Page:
Where is all the energy that you put in this flow of actions going? Well, outside of you, sustaining the second set of beliefs. Every time you initiate an action related to your career, you give away your energy, because the real reason is not congruent with your real self. And yes, you will soon start to be tired, bored and sad. Your drain yourself out of energy.

The real drivers of your actions are as important as your beliefs about the reality. Even if you have and follow a positive set of beliefs about reality, you can – and most people do – follow other action triggers that your internal ones. This is why the “why” of an action is a fundamental question. By following only your internal reasons you are constantly add to your energy field. Your outcome will always be part of you.

But let’s be honest about one thing: you can’t really and always act only and only by your internal reasons. Sometimes you are on “auto-pilot”, sometimes you are consciously and deliberately choosing an external reason, or sometime you are just compromising. But most of the time you are confused, and you really delegate your power to an outside event, letting it trigger your actions.

How can you know that you are acting upon an internal reason and and not upon an external one? Well, to be short, you will have to learn this all of your life. It’s a process in itself, because you are continuously changing your internal reasons and the external are also in a constant process of change.

The rule of thumb here is: follow your emotions. Follow them with trust because your emotional feed-back system is one of the most precise and precious tools that you’ve been blessed with. If you are doing something out of joy, with enthusiasm and passion, chances are that you are driven by an internal reason. If you are doing something with sadness, fear and pressure, your actions are most probably triggered by an outside reason. Whatever fuel your optimism, must come from within your real self, and whatever feed your pessimism most come from an external source.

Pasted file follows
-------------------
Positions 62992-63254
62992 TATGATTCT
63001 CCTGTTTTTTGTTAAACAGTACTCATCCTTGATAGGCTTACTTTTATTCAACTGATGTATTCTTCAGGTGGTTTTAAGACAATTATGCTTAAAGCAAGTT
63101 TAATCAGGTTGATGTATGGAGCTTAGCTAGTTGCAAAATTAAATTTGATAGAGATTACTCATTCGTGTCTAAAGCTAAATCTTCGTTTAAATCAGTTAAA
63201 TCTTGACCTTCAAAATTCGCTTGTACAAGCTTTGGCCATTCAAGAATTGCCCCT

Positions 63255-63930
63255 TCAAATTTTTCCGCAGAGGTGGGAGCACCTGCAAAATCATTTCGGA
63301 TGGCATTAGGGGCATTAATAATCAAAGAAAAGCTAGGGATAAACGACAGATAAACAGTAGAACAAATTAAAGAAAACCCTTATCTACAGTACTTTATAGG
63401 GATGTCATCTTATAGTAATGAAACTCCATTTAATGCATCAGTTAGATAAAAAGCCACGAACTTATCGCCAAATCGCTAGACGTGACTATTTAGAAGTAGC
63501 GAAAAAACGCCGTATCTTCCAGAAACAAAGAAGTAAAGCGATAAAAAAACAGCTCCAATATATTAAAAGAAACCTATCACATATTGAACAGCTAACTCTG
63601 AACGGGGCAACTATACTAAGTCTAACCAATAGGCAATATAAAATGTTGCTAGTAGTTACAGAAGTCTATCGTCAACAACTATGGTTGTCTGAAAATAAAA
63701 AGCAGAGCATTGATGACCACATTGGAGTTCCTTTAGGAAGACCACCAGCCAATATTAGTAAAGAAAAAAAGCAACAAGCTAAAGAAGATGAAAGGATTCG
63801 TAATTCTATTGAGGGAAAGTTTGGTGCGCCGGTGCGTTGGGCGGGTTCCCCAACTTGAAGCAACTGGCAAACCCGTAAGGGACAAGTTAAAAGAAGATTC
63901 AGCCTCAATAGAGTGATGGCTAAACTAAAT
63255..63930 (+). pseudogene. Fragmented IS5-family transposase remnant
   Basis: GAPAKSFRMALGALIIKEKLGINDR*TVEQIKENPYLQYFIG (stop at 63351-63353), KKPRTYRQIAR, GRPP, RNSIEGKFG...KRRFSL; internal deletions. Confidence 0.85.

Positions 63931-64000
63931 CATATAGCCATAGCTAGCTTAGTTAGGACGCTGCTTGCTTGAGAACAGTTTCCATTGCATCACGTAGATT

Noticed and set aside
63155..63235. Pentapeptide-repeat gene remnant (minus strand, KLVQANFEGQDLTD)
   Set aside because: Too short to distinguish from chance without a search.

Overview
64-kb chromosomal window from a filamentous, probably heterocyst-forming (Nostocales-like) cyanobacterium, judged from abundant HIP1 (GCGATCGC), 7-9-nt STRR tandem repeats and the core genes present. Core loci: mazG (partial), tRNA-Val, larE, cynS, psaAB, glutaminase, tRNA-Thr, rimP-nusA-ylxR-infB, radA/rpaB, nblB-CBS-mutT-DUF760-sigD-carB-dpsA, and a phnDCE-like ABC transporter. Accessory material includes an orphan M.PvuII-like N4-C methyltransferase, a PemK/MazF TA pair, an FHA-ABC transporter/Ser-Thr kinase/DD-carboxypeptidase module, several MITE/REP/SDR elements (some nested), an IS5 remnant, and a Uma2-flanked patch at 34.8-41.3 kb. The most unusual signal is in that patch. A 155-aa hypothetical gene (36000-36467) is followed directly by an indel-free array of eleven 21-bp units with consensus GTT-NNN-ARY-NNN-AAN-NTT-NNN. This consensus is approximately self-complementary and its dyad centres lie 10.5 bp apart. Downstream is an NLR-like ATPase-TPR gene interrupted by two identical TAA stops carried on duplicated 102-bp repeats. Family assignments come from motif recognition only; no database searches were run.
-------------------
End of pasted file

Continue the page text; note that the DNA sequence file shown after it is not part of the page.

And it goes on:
One other thing you may do is checking against your beliefs. If an action is performed in congruency with your general beliefs, must be coming from the inside. If you are driven to do something that is not in sync with your beliefs, chances are that you are forced by an outside driver.

The edge between inside and outside triggers is a very delicate thing. Because is very easy to be dragged in what I call “in and out traps”: things that you do for others, but you think you are doing for yourself. In other words, you are deluding yourself. And a vast majority of people can earn a master degree in deluding themselves.

All of the actions you are doing over and over for helping your friends, co-workers or other mates, but you don’t feel any positive emotions in doing them are “in and out traps”. You do them “because of them”, and not for you. There are outside reasons for doing it, and your inner self doesn’t really feel any positive emotions out of it. These types of traps can be identified when you are being excessively polite, extremely socially fit or just shy. Most of the times all of these situations are triggering an outside driver for your actions. You can do them, of course, if you want, but your energy flow will be drained.

At the opposite, there are “in and out traps” that you may consider outside drivers, but they aren’t. Suppose you are doing something nice for your family, like taking them to a walk, or giving them a present. This might look like an external driver, because the family might look like and outside trigger, but it really isn’t. Why? Because you are doing this with happiness and love, most of the time. Your emotional system is telling you: do it, I love it. So, even if this is looking like “outside reason” it really is an internal one: you’re doing it for yourself.

Basically, the “why” question is about your ability to circumvent all the “in and out traps” that you may encounter along the way, and follow only your heart.

In the next post of the series I will be talking about the last question an action should respond to, and that is:

“Who is the real beneficiary of that action?”.

[tags]personal development, personal growth, beliefs, success, productivity, motivation[/tags]